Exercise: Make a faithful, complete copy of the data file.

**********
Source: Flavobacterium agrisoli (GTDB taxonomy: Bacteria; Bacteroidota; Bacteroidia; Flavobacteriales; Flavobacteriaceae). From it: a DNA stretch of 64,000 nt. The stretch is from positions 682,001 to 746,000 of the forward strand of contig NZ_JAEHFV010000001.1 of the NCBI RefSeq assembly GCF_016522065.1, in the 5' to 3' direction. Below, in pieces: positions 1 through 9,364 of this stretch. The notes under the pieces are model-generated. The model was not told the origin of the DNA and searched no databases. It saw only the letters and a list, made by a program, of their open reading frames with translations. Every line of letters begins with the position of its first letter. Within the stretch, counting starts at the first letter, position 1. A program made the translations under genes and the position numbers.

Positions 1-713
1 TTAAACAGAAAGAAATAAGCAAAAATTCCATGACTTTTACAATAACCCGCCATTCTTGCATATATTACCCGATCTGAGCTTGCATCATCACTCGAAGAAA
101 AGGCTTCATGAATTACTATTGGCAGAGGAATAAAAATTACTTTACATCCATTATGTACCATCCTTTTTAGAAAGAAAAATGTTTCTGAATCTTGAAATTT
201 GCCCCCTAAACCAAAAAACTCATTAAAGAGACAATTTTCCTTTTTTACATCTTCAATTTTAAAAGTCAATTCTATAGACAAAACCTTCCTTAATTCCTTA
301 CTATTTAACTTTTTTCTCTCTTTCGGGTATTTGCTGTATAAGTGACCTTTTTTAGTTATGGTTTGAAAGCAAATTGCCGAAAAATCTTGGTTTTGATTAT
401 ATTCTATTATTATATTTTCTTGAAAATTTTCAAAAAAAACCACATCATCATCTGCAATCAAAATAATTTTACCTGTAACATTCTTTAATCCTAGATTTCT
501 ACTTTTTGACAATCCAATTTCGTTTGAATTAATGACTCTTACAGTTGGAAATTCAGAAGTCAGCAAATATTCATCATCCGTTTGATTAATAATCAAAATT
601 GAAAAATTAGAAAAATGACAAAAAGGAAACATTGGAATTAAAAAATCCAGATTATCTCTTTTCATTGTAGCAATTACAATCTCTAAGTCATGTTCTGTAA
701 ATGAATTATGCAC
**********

Source: Flavobacterium agrisoli (GTDB taxonomy: Bacteria; Bacteroidota; Bacteroidia; Flavobacteriales; Flavobacteriaceae). From it: a DNA stretch of 64,000 nt. The stretch is from positions 682,001 to 746,000 of the forward strand of contig NZ_JAEHFV010000001.1 of the NCBI RefSeq assembly GCF_016522065.1, in the 5' to 3' direction. Below, in pieces: positions 1 through 9,364 of this stretch. The notes under the pieces are model-generated. The model was not told the origin of the DNA and searched no databases. It saw only the letters and a list, made by a program, of their open reading frames with translations. Every line of letters begins with the position of its first letter. Within the stretch, counting starts at the first letter, position 1. A program made the translations under genes and the position numbers.

Positions 1-713
1 TTAAACAGAAAGAAATAAGCAAAAATTCCATGACTTTTACAATAACCCGCCATTCTTGCATATATTACCCGATCTGAGCTTGCATCATCACTCGAAGAAA
101 AGGCTTCATGAATTACTATTGGCAGAGGAATAAAAATTACTTTACATCCATTATGTACCATCCTTTTTAGAAAGAAAAATGTTTCTGAATCTTGAAATTT
201 GCCCCCTAAACCAAAAAACTCATTAAAGAGACAATTTTCCTTTTTTACATCTTCAATTTTAAAAGTCAATTCTATAGACAAAACCTTCCTTAATTCCTTA
301 CTATTTAACTTTTTTCTCTCTTTCGGGTATTTGCTGTATAAGTGACCTTTTTTAGTTATGGTTTGAAAGCAAATTGCCGAAAAATCTTGGTTTTGATTAT
401 ATTCTATTATTATATTTTCTTGAAAATTTTCAAAAAAAACCACATCATCATCTGCAATCAAAATAATTTTACCTGTAACATTCTTTAATCCTAGATTTCT
501 ACTTTTTGACAATCCAATTTCGTTTGAATTAATGACTCTTACAGTTGGAAATTCAGAAGTCAGCAAATATTCATCATCCGTTTGATTAATAATCAAAATT
601 GAAAAATTAGAAAAATGACAAAAAGGAAACATTGGAATTAAAAAATCCAGATTATCTCTTTTCATTGTAGCAATTACAATCTCTAAGTCATGTTCTGTAA
701 ATGAATTATGCAC